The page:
Monday, October 22, 2012

Nadine's Diary, "Wrote a Letter Home"

Monday Oct. 22, 94.  In school.  I wrote a letter* home and one to Lucy Linn.   
Tuesday Oct. 23, 94.  In school*.   
Wednesday Oct. 24, 94.  In school.   
Thursday Oct. 25, 94.  In school.
*This Canadian site contains interesting information about letter writing in the 19th century.

*Early College Women:  interesting article, "Early College Women:  Determined to Be Educated" produced by the American Association of University Women here.  Excerpts:
By 1890, 70% of all women in college were enrolled in coeducational colleges. This is not to say that women in college were a significant part of the population. In 1870 only .7% of the female population went to college. This percentage rose slowly, by 1900 the rate was 2.8% and it was only 7.6% by 1920. 
But for those pioneering women who did go to college, they loved the experience and the opportunity to create a new model for women, although they faced many critics. Some of the harshest were medical personal who felt that "...a girl could study and learn, but she could not do all this and retain uninjured health, and a future secure from neuralgia, uterine disease, hysteria, and other derangements of the nervous system," according to Dr. Edward Clark in his widely respected Sex and Education published in 1873.
This scientific reasoning added fuel to the arguments of those who did not want women to go to college for social reasons. Henry Adams, writing about women’s intellectual ambitions for higher education, commented on “...the pathetic impossibility of improving those poor little, hard, thin, wiry, one-stringed instruments which they call their minds.” In 1885 he complained bitterly in a letter of protest to the American Historical Association when he found a woman historian listed in the program of a AHA meeting...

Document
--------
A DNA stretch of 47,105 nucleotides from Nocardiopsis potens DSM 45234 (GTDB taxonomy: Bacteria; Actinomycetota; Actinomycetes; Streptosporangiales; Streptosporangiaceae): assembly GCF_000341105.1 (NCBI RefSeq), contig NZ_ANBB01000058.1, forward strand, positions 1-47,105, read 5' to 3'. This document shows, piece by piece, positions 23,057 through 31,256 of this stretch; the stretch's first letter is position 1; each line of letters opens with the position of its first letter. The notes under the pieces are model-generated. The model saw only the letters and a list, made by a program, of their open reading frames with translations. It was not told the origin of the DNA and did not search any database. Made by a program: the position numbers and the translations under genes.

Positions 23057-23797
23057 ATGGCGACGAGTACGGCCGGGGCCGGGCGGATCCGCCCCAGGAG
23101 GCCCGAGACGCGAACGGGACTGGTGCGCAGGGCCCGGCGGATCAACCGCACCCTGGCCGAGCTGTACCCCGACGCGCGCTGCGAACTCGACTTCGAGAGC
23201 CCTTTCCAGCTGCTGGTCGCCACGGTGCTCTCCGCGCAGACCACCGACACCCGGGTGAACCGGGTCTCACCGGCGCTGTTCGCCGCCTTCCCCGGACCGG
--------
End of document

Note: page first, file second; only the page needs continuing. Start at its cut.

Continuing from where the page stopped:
Faced with the negative medical opinion, early college women had to prove that college life would not injure their health. They were helped in this by... the Association of Collegiate Alumnae. In 1885 the ACA published a study which concluded that " is sufficient to say that female not seem to show, ...any marked difference in general health for the average health ... of women engaged in other kinds of work, or in fact, of women generally..."

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